I very rarely do this, but once very very early in my career I actually brought my entire studio to the other side of the country, lock stock and barrel (except the mixing console. Even I have my limits...), and built an ADR-studio in an apartment. That simply will not happen again though.
Nowadays, I see it like this (at least for now); if I really must do dialogue editing in another studio for some reason, I'm just bringing a drive with roomtones and location-based hard effects and foley (you never know), my Nuendo install-disc (all software including ditto Syncrosoft and iLok-keys, of course), my Dolby meter, a few simple dynamic processors and filters (just in case), and two of my main monitors. And a trusty trackball. I hate working with mice or trackpads.
Last time I did sound effects in another studio I brought my complete computer with the then only picture-monitor and patched the DSP Factory-card (impressing at the time. Been very dated for years now) bypassing his console and directly into the patchbay. Now I'd just bring my fieldrecorders, or possibly rent a Cantar, depending on what I'd do.
When doing sound design, on the other hand, things gets a lot more complicated. I try to avoid doing it externally, after all I do have well good stuff myself which I know well (I traded my old Yamaha-cards for state of the art second generation Lynx-cards years ago), but sometimes that's not an option. Things depends on what the studio and the occasion. If I'm just supervising, I just bring my reference headphones and a single large harddrive with all my sound effects. I very rarely do that either though, I like to work hands-on also when supervising. When doing some serious sound designing myself, my luggage would consist of my entire computer setup including all three picture-monitors and Lynx-rig, all five main monitors (right now Yamaha HS80 with phase-corrected bass management, but I'll buy some iNo as soon as I can afford it. The Yamaha's are VERY frustrating to rig...), a switchbox for the listening monitoring (never underestimate the value of some extra reference listening, hopefully already tuned for the room), my headphones, a DVD with all install-files for all my software including Windows (just in case, Murphy's not a lazy man indeed), my location set (K-Tek boom, Fostex FR2 fieldrecorder, different Sennheiser MKH mics, will supplement with linear DPA's, and Beyer 250 headphones, lots of batteries), and a backup harddrive with all sound effects should the internal dedicated effects-drive up and die on me. And of course some reference listening-material on DVD coded in DTS. When I've installed a BluRay in the computer I'll probably change that to reference listening in BD, coded only in lossless. Sounds likely.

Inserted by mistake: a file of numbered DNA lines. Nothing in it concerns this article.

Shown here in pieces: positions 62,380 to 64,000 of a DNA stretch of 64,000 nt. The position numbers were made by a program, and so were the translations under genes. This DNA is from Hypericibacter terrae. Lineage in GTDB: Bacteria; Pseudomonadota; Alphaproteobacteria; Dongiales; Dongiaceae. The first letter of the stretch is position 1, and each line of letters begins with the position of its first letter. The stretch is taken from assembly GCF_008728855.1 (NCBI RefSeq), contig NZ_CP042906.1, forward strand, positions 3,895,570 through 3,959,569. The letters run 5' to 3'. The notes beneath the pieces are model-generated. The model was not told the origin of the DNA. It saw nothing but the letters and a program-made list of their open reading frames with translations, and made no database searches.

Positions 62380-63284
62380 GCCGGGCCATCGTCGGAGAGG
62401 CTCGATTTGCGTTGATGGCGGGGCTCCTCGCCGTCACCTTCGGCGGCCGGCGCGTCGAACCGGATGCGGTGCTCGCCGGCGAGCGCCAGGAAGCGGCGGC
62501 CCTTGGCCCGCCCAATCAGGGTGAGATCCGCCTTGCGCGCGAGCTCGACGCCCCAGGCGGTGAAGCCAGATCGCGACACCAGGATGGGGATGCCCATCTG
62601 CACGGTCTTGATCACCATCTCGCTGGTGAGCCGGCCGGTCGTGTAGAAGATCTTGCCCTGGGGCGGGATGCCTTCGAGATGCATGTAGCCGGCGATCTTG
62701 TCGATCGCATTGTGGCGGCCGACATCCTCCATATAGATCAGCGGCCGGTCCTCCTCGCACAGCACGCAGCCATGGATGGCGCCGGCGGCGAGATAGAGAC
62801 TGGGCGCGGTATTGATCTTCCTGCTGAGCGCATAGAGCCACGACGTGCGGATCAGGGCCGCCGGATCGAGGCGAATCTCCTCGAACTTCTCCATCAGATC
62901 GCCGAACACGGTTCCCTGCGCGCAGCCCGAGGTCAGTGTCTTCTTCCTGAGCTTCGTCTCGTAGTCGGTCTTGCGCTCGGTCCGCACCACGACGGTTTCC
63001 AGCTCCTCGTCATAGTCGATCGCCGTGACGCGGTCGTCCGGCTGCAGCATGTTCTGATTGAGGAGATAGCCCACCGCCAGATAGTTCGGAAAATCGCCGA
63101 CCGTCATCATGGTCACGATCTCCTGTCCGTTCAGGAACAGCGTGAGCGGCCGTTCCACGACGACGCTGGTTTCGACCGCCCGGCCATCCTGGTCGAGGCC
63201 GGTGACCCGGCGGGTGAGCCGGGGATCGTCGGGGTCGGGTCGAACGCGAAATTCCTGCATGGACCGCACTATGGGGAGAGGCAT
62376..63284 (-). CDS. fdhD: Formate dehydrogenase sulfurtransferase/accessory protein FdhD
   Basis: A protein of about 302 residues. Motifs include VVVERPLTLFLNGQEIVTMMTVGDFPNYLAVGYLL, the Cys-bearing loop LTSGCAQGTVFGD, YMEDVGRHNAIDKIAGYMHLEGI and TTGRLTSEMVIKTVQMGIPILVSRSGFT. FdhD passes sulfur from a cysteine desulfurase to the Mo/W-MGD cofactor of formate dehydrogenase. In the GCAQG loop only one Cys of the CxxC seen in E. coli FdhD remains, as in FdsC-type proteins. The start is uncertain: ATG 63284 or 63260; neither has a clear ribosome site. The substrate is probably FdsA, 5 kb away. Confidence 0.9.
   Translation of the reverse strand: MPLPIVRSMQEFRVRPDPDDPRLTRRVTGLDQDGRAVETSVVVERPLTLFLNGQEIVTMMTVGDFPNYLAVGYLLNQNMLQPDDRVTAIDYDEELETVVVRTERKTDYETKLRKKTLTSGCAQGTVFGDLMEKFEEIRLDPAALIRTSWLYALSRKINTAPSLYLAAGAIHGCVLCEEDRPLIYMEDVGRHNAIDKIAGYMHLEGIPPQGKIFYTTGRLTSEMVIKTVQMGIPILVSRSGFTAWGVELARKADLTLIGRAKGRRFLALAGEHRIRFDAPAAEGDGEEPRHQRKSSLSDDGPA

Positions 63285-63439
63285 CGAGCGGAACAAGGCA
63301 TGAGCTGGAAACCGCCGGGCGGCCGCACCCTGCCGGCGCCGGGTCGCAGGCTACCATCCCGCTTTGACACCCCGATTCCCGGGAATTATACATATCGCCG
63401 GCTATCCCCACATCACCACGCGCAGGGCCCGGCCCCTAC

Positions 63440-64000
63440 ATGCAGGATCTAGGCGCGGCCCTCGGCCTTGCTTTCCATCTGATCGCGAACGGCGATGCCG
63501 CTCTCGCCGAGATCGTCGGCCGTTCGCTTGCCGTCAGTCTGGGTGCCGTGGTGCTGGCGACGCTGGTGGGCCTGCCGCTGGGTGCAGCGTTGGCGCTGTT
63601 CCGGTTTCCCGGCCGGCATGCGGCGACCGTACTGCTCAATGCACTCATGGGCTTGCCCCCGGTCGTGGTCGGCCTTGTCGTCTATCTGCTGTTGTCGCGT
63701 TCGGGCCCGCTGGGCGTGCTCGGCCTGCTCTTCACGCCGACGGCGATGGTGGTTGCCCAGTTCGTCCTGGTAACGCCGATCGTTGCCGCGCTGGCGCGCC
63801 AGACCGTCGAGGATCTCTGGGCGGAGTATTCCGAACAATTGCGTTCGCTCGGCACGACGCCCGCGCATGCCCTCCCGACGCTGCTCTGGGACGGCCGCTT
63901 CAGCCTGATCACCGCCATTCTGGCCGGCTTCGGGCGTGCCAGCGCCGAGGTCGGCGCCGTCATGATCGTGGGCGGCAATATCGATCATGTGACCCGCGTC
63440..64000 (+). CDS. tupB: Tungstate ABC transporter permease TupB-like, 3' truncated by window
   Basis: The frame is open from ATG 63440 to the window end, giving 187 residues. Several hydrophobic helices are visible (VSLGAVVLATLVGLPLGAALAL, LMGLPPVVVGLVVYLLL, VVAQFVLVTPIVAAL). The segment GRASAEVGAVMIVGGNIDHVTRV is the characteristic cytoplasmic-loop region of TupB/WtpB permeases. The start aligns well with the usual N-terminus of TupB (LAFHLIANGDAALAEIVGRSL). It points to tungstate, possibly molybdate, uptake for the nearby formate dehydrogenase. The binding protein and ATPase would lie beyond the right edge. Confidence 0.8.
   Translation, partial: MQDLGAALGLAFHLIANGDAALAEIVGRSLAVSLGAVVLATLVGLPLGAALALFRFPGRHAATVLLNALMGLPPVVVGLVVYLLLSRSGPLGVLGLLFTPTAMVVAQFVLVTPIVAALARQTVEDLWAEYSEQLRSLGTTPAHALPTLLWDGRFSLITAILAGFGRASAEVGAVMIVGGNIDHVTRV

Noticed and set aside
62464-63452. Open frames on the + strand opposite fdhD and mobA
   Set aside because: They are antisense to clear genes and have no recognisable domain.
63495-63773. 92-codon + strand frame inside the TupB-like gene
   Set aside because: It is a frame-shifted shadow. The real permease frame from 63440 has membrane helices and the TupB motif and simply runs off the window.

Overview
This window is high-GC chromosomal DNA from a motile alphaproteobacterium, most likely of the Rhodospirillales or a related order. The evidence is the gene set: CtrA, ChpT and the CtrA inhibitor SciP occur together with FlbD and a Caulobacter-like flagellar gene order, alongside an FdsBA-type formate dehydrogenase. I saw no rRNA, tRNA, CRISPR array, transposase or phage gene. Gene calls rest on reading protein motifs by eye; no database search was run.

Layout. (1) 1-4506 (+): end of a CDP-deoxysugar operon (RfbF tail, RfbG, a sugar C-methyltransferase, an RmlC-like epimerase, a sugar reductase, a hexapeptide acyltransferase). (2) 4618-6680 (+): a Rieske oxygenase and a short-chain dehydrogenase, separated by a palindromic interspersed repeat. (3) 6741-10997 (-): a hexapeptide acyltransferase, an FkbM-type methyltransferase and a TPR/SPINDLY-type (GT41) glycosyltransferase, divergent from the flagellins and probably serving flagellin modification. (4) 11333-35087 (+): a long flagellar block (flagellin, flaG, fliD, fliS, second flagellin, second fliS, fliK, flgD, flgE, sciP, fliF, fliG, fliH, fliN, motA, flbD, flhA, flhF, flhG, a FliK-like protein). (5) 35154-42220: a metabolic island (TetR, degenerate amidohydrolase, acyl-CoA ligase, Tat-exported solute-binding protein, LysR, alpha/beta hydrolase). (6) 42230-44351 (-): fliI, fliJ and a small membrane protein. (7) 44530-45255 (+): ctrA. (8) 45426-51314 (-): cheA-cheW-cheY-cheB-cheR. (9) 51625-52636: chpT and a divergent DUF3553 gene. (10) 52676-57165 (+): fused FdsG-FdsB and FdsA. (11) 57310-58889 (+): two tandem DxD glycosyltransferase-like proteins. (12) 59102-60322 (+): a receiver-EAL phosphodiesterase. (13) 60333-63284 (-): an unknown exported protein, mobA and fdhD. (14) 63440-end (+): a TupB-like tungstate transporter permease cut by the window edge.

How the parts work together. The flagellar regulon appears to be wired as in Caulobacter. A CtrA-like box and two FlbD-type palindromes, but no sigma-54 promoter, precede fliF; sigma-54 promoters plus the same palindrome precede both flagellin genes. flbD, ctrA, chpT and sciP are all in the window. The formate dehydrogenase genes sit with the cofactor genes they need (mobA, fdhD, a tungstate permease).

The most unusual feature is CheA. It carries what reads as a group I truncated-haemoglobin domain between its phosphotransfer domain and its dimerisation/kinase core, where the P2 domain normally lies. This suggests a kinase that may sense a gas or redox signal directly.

But most important of all, I'll make sure I'll have access in one way or another to peanuts/roasted pumpkin seeds, grapefruits/pomelos, and coffee. Some healthy doses of Doctor Pepper is also good for the morale no less, but the caffeine, citrus fruits, and the mineral- and energy-rich peanuts/pumpkin seeds all helps regaining what the brain burns at a ridiculous speed while concentrating heavily for extended periods of time, especially after entering hyper focus and beyond. At my places I have no more than a five minute walk to get that, when in other studios it's a good idea to find out if one can get it anywhere near, of if I'll have to bring it myself.